TIME Environment

How Your Surroundings Could Be Killing You

Los Angeles Smog Air Pollution
David McNew—Getty Images Downtown highrise buildings are shown cloaked in dirty air shortly after sunrise Sept. 11, 2002 in Los Angeles, California.

"A healthy environment underpins a healthy population"

The air you breathe, the water you drink and the surroundings where you work, play and sleep may go largely unnoticed on a day-to-day basis. But—visible or not—they constitute your living environment. Now, new research from the World Health Organization (WHO) shows how that environment could be killing you.

More than 12.5 million deaths globally each year can be attributed to unhealthy environments, according to the WHO study. That’s nearly a quarter of all the deaths that occur around the world in a given year. Stroke, heart conditions, diarrhea and cancer rank among the top deadly conditions tied to environmental health.

The report’s findings contain both good and bad news. Unfortunately, concerned individuals may have little control of environmental health outcomes in the given area where they live. But, unlike many diseases, environmental health can be addressed with well-understood public policy interventions that include improved water treatment, clean energy policies and reconfigured urban spaces. Indeed, the number of deaths related to communicable diseases has declined in the past decade thanks to these types of programs.

“A healthy environment underpins a healthy population,” said Dr. Margaret Chan, WHO Director-General, in a press release. “If countries do not take actions to make environments where people live and work healthy, millions will continue to become ill and die too young.”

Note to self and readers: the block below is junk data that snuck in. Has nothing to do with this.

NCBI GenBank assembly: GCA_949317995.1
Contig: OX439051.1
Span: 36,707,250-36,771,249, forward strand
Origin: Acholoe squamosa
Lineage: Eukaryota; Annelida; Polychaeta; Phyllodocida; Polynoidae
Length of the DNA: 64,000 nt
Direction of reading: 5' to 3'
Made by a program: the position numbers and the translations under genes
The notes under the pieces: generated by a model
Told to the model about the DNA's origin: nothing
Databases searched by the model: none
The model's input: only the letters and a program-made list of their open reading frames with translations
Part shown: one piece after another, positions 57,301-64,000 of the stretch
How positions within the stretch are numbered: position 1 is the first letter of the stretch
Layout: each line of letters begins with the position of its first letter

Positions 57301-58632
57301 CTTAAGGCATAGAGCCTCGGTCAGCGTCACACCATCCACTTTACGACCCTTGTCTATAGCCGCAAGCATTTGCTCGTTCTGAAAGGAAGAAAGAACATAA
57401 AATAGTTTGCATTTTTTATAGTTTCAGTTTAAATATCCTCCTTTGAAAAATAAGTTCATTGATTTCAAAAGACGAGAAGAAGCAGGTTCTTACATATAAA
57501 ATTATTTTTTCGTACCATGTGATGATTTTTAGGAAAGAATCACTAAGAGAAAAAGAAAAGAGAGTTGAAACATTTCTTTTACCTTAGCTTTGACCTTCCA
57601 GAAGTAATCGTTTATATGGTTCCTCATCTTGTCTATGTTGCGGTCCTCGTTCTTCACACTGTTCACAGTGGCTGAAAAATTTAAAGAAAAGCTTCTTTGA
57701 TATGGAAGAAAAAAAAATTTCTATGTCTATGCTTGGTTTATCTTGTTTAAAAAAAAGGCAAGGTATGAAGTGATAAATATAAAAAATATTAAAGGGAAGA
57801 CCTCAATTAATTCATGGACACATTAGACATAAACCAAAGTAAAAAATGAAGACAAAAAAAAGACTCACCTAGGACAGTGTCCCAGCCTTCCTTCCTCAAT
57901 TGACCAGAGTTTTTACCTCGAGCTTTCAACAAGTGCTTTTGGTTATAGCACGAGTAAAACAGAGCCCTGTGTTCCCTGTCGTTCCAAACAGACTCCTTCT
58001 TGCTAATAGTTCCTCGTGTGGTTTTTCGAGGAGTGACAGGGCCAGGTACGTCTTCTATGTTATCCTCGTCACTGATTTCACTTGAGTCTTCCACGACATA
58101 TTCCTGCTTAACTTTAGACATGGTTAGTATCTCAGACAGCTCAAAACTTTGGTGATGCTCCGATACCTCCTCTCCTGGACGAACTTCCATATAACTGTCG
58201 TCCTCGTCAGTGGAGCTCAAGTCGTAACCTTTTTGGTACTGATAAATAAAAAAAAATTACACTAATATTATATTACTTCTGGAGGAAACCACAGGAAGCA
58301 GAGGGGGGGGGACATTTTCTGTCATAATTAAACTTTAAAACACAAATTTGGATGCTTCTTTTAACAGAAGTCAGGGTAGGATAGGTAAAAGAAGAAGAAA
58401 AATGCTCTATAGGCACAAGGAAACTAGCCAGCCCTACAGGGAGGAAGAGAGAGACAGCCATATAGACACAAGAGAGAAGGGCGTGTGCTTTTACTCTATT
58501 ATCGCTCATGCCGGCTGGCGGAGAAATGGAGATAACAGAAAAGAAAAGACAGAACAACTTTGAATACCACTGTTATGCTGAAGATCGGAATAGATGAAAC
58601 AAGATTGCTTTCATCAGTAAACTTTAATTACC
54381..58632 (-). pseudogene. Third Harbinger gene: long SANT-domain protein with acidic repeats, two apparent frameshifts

Ailments related to environmental health take the hardest toll on low- and middle-income countries, according to the report. Those countries may lack the resources to implement some of the regulations that have saved lives elsewhere. South-East Asia and the Western Pacific Region experience the most deaths with 3.8 million and 3.5 million deaths occurring in two regions, respectively. Young children and the elderly are particularly vulnerable to poor environmental health conditions.

Still, even in the wealthiest countries people can be affected by poor environmental health. Pollution—air, water and otherwise—remains a particularly thorny challenge for policymakers. Nearly 850,000 die annually in the Americas of conditions connected with environmental health.

“One of the unique things about air pollution is that you can’t run, you can’t hide from it,” said Michael Brauer, a professor at the University of British Columbia, after publishing a study on air pollution. “But we know that if you improve air quality, everybody benefits from it.”

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